I’m starting a new series here. I’m announcing this new series so you can skip over my followup posts if you want, ’cause I’m a polite Southern woman, and I sure don’t want to impose. But some of you want these posts. I know you do because I’ve been reading your comments and the question you’ve been asking as a result of the terrible murder of nine people in Mother Emanuel Church in Charleston, SC. is, “What can I do?”

I don’t know what you can do. Well, that’s a confidence-inspiring beginning, isn’t it? But hang in there. What I do know is that some of the best news of the Good News is that we aren’t all feet. Or heads. Or ears. We each get to discern our own role in being God’s body on earth. I’m not gonna cite the Bible because, Lord, that gives me the willies, but it’s in Paul’s first letter to the Corinthians. (Sr. Simone Campbell on Krista Tippett‘s show On Being revealed herself to be stomach acid.) Paul’s “body of God” analogy is worth finding because—of all things—it has Paul, the king of interminable yadda, yadda, yadda, being funny.

So. You will need to figure out what you can do. But, if you’re like me and you love nothing more than being in community, MORE GOOD NEWS! You don’t have to figure it out alone. Nor, if you’re like me, do you have to discern correctly right out of the box. In fact, who’s to say I ever discern correctly? I may never know the true value of what I do. That’s okay. I do the best I can, and I trust others are doing the best they can. I duck my head and focus on my own little God wagon. And when I look up, I see the community that is supporting me in my trying. There’s a lot of comfort in that.

In this series, I’m gonna share names of groups, speakers, essays, events, columns, memoirs, paintings, classes, tweeters, pages, and other opportunities that have in function helped me answer the question: what can I do to fight racism?

I say “in function” because I did not begin this journey wondering how I could help combat racism. My feet first hit this path when I left my Mississippi home and moved to Memphis and, like Lot’s wife, I paused and looked over my shoulder. I, too, turned to salt. I stood transfixed by my ignorance. Ignorance of my state’s history. Of the country’s history. Of racial history. I read and read and read and read. Then, in one of those evolutionary dog-legs where sudden change occurs, my husband asked Evelyn Baker, what is this Memphis School of Servant Leadership I hear you speak of? He and I began taking classes, one of which was Racism to Reconciliation. I began facilitating the Door of Hope Writing Group, a group whose members have experienced homelessness and who published its first book last year, Writing Our Way Home: A Group Journey Out of Homelessness. And I kept reading.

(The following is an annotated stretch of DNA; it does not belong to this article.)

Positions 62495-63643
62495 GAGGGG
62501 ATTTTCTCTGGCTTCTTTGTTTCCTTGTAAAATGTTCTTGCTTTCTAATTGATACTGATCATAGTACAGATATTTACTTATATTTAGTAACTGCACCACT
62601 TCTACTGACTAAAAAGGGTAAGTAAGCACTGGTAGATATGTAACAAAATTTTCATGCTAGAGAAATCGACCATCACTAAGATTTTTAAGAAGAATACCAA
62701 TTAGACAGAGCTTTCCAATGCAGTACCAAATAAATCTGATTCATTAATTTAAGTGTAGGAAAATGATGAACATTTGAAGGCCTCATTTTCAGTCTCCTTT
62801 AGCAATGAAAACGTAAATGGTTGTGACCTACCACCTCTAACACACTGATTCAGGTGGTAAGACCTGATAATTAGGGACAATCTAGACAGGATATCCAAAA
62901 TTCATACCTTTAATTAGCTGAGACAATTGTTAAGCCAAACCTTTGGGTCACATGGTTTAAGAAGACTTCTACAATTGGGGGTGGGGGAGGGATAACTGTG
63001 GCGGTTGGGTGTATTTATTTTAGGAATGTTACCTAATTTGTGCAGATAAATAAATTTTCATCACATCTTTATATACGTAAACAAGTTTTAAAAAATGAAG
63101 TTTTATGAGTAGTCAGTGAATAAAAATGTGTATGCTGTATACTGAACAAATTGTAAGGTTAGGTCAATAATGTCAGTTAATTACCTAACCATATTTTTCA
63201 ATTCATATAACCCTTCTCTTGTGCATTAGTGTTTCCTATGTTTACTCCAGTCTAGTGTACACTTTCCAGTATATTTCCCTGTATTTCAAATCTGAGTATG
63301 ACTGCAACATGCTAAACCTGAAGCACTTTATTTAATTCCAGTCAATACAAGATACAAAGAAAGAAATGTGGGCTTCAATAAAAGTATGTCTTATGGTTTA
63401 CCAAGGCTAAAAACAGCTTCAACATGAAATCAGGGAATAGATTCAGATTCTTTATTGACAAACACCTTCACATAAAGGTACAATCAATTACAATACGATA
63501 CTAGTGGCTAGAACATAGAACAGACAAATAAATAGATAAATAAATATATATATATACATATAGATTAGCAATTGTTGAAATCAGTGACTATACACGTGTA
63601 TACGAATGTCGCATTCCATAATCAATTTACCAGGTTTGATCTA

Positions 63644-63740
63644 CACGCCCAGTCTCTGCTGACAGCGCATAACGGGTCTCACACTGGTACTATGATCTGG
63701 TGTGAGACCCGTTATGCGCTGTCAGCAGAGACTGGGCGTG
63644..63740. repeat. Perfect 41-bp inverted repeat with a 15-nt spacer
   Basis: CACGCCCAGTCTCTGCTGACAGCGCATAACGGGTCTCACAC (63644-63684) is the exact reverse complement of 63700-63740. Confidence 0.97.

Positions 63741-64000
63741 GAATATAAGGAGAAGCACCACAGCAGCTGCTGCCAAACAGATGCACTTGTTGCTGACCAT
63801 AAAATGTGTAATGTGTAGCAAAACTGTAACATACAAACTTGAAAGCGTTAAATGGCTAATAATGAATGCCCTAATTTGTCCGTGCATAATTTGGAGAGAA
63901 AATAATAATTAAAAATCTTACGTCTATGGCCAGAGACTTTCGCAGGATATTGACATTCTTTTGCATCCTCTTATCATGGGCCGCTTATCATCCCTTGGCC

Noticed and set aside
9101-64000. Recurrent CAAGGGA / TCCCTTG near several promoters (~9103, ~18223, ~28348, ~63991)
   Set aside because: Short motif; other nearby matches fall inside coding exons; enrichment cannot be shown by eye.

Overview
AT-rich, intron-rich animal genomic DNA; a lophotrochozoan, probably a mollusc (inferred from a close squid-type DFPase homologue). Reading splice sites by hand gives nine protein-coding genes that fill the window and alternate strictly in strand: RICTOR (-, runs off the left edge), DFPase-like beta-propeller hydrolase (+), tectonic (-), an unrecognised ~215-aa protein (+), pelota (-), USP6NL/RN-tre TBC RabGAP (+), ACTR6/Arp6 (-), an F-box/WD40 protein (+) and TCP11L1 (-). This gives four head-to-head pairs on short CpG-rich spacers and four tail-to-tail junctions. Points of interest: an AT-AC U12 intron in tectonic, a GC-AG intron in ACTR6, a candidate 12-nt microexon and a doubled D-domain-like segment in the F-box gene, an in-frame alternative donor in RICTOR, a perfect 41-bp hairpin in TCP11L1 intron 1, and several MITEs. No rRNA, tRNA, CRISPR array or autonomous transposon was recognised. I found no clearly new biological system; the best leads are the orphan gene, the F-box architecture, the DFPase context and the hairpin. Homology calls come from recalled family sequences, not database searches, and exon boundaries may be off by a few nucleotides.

Major disclaimer here: I’m still not sure I’m doing anything to end racism. If this confuses you, refer to paragraph 3 above.

With that out of the way, here’s my kick-off organization. Drum roll, please: the Memphis School of Servant Leadership!!! I know. If you were paying attention, you already guessed. It’s a dynamic organization. Things are happening all the time. Follow them on the FaceBook page. Or if you prefer a group, you can join here. The current inspiration asks us to create and post signs with the hashtag DontBurnOurBlackChurches. Here’s how MSSL arrived at that action:

Today we met at the table to discuss Racism to Reconciliation.
We met Black, White, young, old, weary, fresh, seeking and knowing—- all Beloved.
In the tension and in the tender moments we listened to each other, shared thoughts and frustrations and then we strategized.
We’re not finished but we ask you to join us.
White Brothers and Sisters please post a picture of yourself with a sign saying {{{Don’t Burn Our Black Churches}}} using the hashtag #DontBurnOurBlackChurches. OUR STATEMENT: 
Seven Black Churches have burned since Charleston. We, white people, stand in solidarity with the Black Christian community. Arsons are intended to intimidate, silence and disembody Black people.Not in our name, Community Friends of The Memphis School of Servant Leadership

Obviously, you can join this movement even if you’re not in Memphis. Or—this is so very important—this activity might not be for you. I’m making a big commitment here, but I truly promise to keep going and post about other avenues I’ve used in my path of discerning. Maybe a later post will strike a chord with you. Until then, I’ll throw out a few more options:

Worse Than Slavery: Parchman Farm and the Ordeal of Jim Crow, David M. Oshinsky. Because one day at Square Books in Oxford, during the time of my life when I automatically went first to the African American section of bookstores, I spied this book, unaware it would send me on a journey of discovery about my family’s racist past.

Let Your Life Speak, Parker Palmer. Because listening is a vital skill to bring with you on this path and, while I’m not altogether certain this is the best Parker Palmer book to learn his listening techniques, it will have to do.

White Privilege: Unpacking the Invisible Knapsack, Peggy McIntosh. Because when I read on the list in this foundational essay the fact that “flesh tone” bandages match my skin, I mused, hunh–I already thought of that, and it always makes me feel smart to have my own observations confirmed.

Wendi C. Thomas‘s Facebook page. She’s a journalist who this fall will be a Nieman Fellow at Harvard University. Better jump on her bandwagon now. Seriously, she does so much of the work for you; all you have to do is read.

The Inward Journey, Howard Thurman. Because he spoke to me so completely, and he might to you too. Besides, I need something of beauty on this list.

 

Follow Me

Connect with me on Facebook Connect with me on Twitter Connect with me on LinkedIn Connect with me on Instagram Connect with me on Pinterest Connect with me on YouTube Connect with me on iTunes Connect with me on Podiobooks

Subscribe to this blog and receive notifications of new posts by email.

Join 1,110 other subscribers

© 2017 - Ellen Morris Prewitt | EllenMorrisPrewitt.com